Version 2

    This article aims to synthesise the various discussions  and exchanges around WFCORE-433 and how we could make WildFly more cloud friendly.

    Adding a git backend to manage WildFly configuration files history could add several advantages :

    - ability to get/share configuration files in multiple instances

    - promote/help the good sysadmin practice of using a VCS to manage configuration files

    - some cloud infrastructure tools (like Kubernetes) understand git natively


    The first use-case that appears is the ability to get configuration files from a git repository, start a WildFly instance from it, commit configuration changes to it and eventually push them back to the original repository.

    This "simple" use-case brings some question with it :

    1. How do we support authentication required to be able to pull/push changes ?
    2. Since conflicts may arise, how do we manage them ?
    3. When do we commit ? When do we push ?
    4. How do we keep a running instance in sync with a remote repository ?


    1. How do we support authentication required to be able to pull/push changes ?


    Currently we don't have anything to pass the authentication identities, as we could use ssh keys, user/password or OAuth token we need something like the vault mechanism to protect those values. We might use SECRETS in a Kubernetes environment but we still would need to be able to encrypt and decrypt them.


    2. Managing conflicts


    Conflicts may arise, so there is two strategies that we can choose from :

    - avoid conflicts : we may choose to have only one instance that can push to the git repository, all the other ones being read-only.

    We could add a leader-elector container to each pod thus we could elect a leader and add a label to this pod which would be the selector of a management service. This way the management requests would be redirected to this instance. The only missing part is to be able to notify the WildFly instance when it becomes the new leader so it could restart with the updated configuration and become read-write.

    Another way would be to use a 'token' to elect a git repository leader using git kesh (Re: [jgit-dev] Ketch: multi-master replicated Git, Gerrit Code Review) so we can insure that we have all the local repositories in sync. But this would require some mechanism to load the updated configuration otherwise we would just overwrite the changes (which leads to question 4).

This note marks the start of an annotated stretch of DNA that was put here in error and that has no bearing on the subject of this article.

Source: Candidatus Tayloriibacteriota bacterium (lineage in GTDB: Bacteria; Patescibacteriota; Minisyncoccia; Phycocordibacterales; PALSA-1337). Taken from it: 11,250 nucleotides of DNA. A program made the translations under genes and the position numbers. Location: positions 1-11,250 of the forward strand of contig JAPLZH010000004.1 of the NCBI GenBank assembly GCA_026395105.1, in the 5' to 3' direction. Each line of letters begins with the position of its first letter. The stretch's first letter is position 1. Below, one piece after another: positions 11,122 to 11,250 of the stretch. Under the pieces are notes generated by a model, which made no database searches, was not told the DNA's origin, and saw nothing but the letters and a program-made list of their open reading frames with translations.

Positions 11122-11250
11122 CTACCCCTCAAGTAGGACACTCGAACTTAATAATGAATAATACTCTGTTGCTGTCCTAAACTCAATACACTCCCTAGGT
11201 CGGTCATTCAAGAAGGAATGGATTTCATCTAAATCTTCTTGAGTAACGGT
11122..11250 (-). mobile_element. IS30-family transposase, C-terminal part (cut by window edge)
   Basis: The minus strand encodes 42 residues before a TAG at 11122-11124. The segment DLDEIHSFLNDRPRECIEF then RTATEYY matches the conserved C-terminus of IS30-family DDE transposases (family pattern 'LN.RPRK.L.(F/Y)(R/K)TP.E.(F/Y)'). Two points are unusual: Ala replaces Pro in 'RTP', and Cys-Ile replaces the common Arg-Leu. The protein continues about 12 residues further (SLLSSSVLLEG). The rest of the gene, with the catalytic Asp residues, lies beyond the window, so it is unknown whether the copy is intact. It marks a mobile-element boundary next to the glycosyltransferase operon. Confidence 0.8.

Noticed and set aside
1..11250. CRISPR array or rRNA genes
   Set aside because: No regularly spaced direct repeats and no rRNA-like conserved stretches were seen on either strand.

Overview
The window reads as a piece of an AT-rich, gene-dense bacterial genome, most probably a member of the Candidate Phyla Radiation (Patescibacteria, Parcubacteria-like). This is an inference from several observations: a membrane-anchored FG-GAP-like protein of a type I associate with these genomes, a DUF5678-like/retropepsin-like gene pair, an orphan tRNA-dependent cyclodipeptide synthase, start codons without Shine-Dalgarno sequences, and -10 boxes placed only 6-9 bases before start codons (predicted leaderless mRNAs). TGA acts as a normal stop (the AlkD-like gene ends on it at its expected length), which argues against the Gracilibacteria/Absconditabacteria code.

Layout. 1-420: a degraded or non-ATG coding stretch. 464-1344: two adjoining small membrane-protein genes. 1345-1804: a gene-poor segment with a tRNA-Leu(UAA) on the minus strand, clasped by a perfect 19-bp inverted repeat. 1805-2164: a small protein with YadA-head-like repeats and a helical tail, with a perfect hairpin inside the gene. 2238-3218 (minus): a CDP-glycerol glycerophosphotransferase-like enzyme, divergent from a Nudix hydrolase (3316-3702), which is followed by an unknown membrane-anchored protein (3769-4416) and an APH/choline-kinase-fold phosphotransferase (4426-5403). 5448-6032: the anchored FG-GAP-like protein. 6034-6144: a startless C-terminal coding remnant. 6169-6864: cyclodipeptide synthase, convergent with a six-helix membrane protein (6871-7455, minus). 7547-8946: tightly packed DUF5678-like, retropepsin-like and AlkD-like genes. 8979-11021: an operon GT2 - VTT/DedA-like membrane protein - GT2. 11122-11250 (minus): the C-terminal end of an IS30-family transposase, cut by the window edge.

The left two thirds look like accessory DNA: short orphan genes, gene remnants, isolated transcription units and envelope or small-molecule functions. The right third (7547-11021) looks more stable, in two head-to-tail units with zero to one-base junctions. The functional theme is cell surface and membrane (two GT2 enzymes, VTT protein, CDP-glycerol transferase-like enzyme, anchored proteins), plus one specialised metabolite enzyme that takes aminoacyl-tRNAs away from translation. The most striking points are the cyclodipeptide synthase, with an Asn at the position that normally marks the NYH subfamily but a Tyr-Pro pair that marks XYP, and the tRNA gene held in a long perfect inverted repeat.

- manage conflicts locally : maybe we could add a bunch of commands to manage conflicts (to select which version to keep theirs/ours and maybe display the diff)


    N.B.: To facilitate all this the pull should be with --rebase option.


    3. When do we commit ? When do we push ?


    Currently the configuration files are saved when the model is updated and we can take "snapshots" of the configuration. We may create a new commit at each of this "save" or maybe check if the files have changed before creating the commit.

    Also we could add a "publish" command which would be in charge with sharing the configuration (aka pushing it to the remote repository). This could be used if we want to support other ways of sharing files (like copying on some NFS mount point, using ConfigMaps etc.)


    4. How do we keep a running instance in sync with a remote repository ?


    We have two issues to solve here :

    - update the local configuration files from the remote repository

    - update the local running instance configuration


    While the first issue can be resolved by a scheduled pulling we need some mechanism to get update the running configuration with the new configuration. Taking advantage of what was done with domain is one way to do it, or we can just put the server in restart required mode and pull the updates on restart.

    On cloud platforms we could use existing mechanisms like the Rolling update of Kubernetes to update instances by restarting them.